“Spiders are giving you natural pest control,” Danielson-Francois said. “Orb weavers, those are the spiders everyone is noticing right now because they are at maturity and males are out looking for females. They eat flying insects — taking care of flies, mosquitos, moths and more by the thousands.”
Studying spiders can help prepare students who want to work in the medical field.
Over the past decade, Danielson-Francois and her research students have observed and cared for different species of orbweaving spiders. She said that some of her students are apprehensive at first — but after working with the spiders, they see them differently. “It’s just like anything else. The more you learn and interact with them, the less afraid you are,” she said. “Sometimes our spiders do get accidentally squished or break a leg — they are very fragile — and our students feel badly about that. They get so attached to them.”
Many of her students continue on to master’s and Ph.D. programs, Danielson-Francois said. And some of her lab students are pre-med. During her 14 years on campus, several have gone on to be doctors, dentists and other healthcare professionals. She said spider research provides technical skills — like data analysis, dissection techniques, meticulous labeling and handling of specimens, critical thinking and proper biological identification — that easily transfer to the medical field.
There’s also the added benefit of knowing spider specifics. “People go to the doctor and the Emergency Room with a ‘spider bite.’ Most are harmless or actually caused by insects and not spiders. The experiences my students have will help them identify medically important spider species and what treatment is needed, if any.”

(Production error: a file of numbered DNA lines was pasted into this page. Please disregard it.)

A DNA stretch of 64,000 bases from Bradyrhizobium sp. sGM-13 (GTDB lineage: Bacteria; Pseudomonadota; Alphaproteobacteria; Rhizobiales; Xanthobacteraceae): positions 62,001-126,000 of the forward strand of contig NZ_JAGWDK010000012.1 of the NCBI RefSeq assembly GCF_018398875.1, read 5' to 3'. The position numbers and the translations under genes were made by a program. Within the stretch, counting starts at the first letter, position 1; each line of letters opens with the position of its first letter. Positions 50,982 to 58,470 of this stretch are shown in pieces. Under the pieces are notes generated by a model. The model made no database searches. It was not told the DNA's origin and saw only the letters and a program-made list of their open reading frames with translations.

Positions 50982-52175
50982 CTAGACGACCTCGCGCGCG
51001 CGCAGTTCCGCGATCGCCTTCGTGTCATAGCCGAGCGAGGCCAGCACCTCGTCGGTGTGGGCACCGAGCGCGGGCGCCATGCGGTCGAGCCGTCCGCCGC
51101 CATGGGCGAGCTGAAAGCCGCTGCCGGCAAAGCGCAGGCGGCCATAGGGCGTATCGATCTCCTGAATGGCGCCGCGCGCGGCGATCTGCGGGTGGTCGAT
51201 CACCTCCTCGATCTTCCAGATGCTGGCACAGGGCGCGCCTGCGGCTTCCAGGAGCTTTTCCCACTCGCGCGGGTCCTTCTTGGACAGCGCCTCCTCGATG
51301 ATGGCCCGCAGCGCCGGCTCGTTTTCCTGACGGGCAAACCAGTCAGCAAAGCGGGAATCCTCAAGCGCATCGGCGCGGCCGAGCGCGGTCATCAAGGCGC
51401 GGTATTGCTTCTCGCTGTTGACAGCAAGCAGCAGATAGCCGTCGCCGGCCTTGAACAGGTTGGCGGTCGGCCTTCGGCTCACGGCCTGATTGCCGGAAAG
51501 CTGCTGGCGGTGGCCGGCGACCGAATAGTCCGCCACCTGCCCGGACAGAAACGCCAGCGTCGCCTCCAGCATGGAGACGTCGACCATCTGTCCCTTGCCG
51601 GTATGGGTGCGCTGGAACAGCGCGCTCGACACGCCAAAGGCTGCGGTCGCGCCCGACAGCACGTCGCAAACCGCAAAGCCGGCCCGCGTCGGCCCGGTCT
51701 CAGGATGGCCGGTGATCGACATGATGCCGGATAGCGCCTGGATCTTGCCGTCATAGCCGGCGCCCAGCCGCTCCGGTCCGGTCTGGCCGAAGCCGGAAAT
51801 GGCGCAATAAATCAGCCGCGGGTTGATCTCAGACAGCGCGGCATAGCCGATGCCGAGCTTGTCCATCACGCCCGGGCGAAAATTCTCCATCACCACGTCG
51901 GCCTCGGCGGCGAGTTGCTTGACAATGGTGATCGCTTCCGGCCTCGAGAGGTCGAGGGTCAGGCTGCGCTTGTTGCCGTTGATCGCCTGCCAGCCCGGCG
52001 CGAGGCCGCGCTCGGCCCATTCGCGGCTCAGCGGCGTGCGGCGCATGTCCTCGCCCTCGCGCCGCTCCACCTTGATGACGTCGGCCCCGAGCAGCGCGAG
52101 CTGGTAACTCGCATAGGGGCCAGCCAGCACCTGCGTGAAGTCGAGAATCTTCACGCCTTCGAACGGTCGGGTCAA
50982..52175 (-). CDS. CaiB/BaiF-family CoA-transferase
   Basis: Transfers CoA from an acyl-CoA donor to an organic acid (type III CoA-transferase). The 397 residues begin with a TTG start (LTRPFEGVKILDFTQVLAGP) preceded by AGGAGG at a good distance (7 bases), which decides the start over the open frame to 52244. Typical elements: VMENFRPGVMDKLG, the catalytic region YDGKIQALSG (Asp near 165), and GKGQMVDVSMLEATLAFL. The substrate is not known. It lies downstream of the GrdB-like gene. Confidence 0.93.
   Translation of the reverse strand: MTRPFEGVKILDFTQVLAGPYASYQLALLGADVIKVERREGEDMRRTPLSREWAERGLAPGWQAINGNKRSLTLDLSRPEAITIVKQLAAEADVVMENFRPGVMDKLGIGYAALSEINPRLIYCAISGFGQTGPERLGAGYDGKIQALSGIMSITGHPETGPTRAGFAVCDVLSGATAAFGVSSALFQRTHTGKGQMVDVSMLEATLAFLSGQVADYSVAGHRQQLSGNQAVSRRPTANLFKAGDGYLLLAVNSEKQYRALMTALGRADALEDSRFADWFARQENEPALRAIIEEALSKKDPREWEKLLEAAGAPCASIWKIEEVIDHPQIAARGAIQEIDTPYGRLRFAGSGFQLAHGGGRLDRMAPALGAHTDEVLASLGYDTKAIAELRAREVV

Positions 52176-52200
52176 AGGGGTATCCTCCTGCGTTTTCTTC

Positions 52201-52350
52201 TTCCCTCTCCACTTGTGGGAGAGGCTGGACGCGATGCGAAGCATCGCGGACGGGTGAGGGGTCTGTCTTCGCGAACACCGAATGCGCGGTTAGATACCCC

She said the research gives students an opportunity to do research in a lab and get published — something medical schools look for in the admissions process. Humayra (Myra) Nikhat Sullivan, the co-author on Danielson Francois recently published research on the long-jawed spider, is a UM-Dearborn alumna who's doing her residency at Michigan Medicine.
Their work examined why the long-jawed orbweaver’s jaws are twice as long as other orbweaving spiders. Observing the spiders, Danielson-Francois and Myra Sullivan discovered it mainly has to do with mating behavior — the long jaws interlock in an embrace during mating, a unique feature to these spiders. The research on function continues with additional students in the lab.
In many cultures, spiders are a symbol of good luck.
If medical discoveries, intellectual advancement and pest control haven’t won you over — just err on the side of caution.
Spiders live on every continent except Antarctica and many cultures feel it’s bad luck to kill a spider. The English see one of their common spiders, the Linyphiidae or money spider, as a sign of wealth. If you eliminate it from your home, your financial prospects go with it.
“Different cultures respect spiders differently than we do. Many cultures see a spider in their home as a positive thing. We fear spiders here and pass it onto the next generation. Kids learn this early on — it’s something my daughter picked up in school. I had to counteract that message right away.”
To help the fear go away, education is key.
Danielson-Francois shared two free resources that can help with identification: the mobile app Seek by iNaturalist and the website BugGuide.net. ”Once you know what you are looking at, its behaviors and benefits, spiders aren’t so scary,” she said. “Some are really fascinating. You might find yourself wanting to learn more. Look up the dancing peacock spider — you won’t be disappointed.”
Article by Sarah Tuxbury. If you’re a member of the media and would like to interview Danielson-Francois about this topic, give us a shout at UMDearborn-News@umich.edu and we’ll put you in touch.